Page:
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Magic Moments


Peter Clark
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Do you have one special memory of a perfrmance you have given - one that stands out above others, for whatever reason? It could be belting out Widor in a French cathedral, or playing Howells at Gloucester.... it could be accompanying, or singing in an oratario, or playing in an ensemble.....

 

I'll get the ball rolling. The one that did it for me was accompanying Mozart's gorgeous Laudate Dominum in St David's Hall in Cardiff during a Mass celebrated by the Archbishop of Cardiff. Although I give the ocassional recital, I have always thought of myself as a liturgical organist, and this was a wonderful enhancement of the liturgy for me.

 

Over to you.....

 

 

Peter

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For me it was hearing S-S Wesley's choral music, and Howells, Dupré,

Karg-Elert organ music, live in a british cathedral.

Even the senior ladies kept silent!

The thing gave me the idea one could try a synthesis with british and german post-romantic

styles, i.e. Big open Diapasons, smaller Diapasons, high-pressure chorus

reeds with solo free reeds and german soft flue stops; the Mixtures weren't

an example there, but others demonstrated one could go from the Harmonia aetherea

up to the Harmonics -absolutely any need can be met with-.

 

Pierre

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Guest drd

My own performance: BWV572 after an Evensong, cong. stayed to the very end, in silence, and applauded as I finished and descended from the loft.

 

A real performance: Peter Hurford giving a recital at York, in, possibly 2001/2 - even though he was invisible, one could tell/feel when he had relaxed the performance tension after each piece. (After the echo had died away.) Others could feel it too - applause started unanimously only after that sense of release had occurred.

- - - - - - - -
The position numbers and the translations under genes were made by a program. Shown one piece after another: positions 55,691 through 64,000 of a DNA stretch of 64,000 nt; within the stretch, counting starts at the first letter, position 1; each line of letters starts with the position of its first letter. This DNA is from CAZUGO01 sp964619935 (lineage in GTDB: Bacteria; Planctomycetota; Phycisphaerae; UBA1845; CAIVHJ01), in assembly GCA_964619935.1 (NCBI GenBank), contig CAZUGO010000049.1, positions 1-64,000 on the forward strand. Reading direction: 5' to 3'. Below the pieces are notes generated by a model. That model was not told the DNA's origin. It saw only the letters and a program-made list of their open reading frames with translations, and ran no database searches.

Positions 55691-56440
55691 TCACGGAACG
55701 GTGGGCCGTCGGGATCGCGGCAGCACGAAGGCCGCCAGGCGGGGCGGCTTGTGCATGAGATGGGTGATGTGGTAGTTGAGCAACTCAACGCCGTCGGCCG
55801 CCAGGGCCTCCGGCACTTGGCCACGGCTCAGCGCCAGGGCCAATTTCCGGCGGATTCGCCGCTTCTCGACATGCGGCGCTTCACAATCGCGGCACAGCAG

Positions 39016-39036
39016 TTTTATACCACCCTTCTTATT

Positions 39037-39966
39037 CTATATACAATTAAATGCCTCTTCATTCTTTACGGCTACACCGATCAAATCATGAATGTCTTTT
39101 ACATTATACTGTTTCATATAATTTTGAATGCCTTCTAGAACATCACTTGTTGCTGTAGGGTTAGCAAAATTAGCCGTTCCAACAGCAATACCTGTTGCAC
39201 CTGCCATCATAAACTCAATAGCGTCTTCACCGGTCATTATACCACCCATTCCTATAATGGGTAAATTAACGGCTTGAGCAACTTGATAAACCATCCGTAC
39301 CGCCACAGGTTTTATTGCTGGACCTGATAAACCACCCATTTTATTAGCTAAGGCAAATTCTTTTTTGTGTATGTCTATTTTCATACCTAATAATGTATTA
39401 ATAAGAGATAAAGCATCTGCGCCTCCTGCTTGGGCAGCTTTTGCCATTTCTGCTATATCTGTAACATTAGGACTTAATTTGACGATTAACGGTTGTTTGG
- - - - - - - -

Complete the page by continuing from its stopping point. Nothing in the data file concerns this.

Liturgical: frequent attendance in the early 70s at weekday evensong in Winchester - November evensongs, with the light fading from the nave, and the pool of light surrounding the choir and us in the quire were quite magical. Sumsion, Howells, Stanford et al..

 

Other choral: Wordsworth Singers performing Bach Singet dem Herren, and Josquin Missa Pange Lingua last Saturday.

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21.45 hrs sat in the darkness of an empty Durham Cathedral (apart from the console light) testing a new recorder, James Lancelot played Master Tallis Testement, (and some other pieces ) the viceral and shimering effect of the 32ft double open wood at the end ,,, marvelous, brings a tear to the eye :)

Regards

Peter

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21.45 hrs sat in the darkness of an empty Durham Cathedral (apart from the console light) testing a new recorder, James Lancelot played Master Tallis Testement, (and some other pieces ) the viceral and shimering effect of the 32ft double open wood at the end ,,, marvelous, brings a tear to the eye :)

Regards

Peter

 

Aaaaargh......Should we understand you have it recorded?

 

Pierre

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In order to be sure, if I stick to my own language:

"Amaï seg efkes'"

 

Pierre

 

Ech verstinn nët! Have I got anywhere near the correct language?

 

I hope I didn't offend you? I only wanted to know if you liked the idea of a recording at Durham or not.

 

John

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Ech verstinn nët! Have I got anywhere near the correct language?

 

I hope I didn't offend you? I only wanted to know if you liked the idea of a recording at Durham or not.

 

John

 

1)- You didn't offend me at all, or I wouln't be a belgian;

 

2)- How can I get that recording ?

 

3)- "Ech verstinn nët". Anything germanic, from Süd-Tirol to Iceland, be it modern or ancient,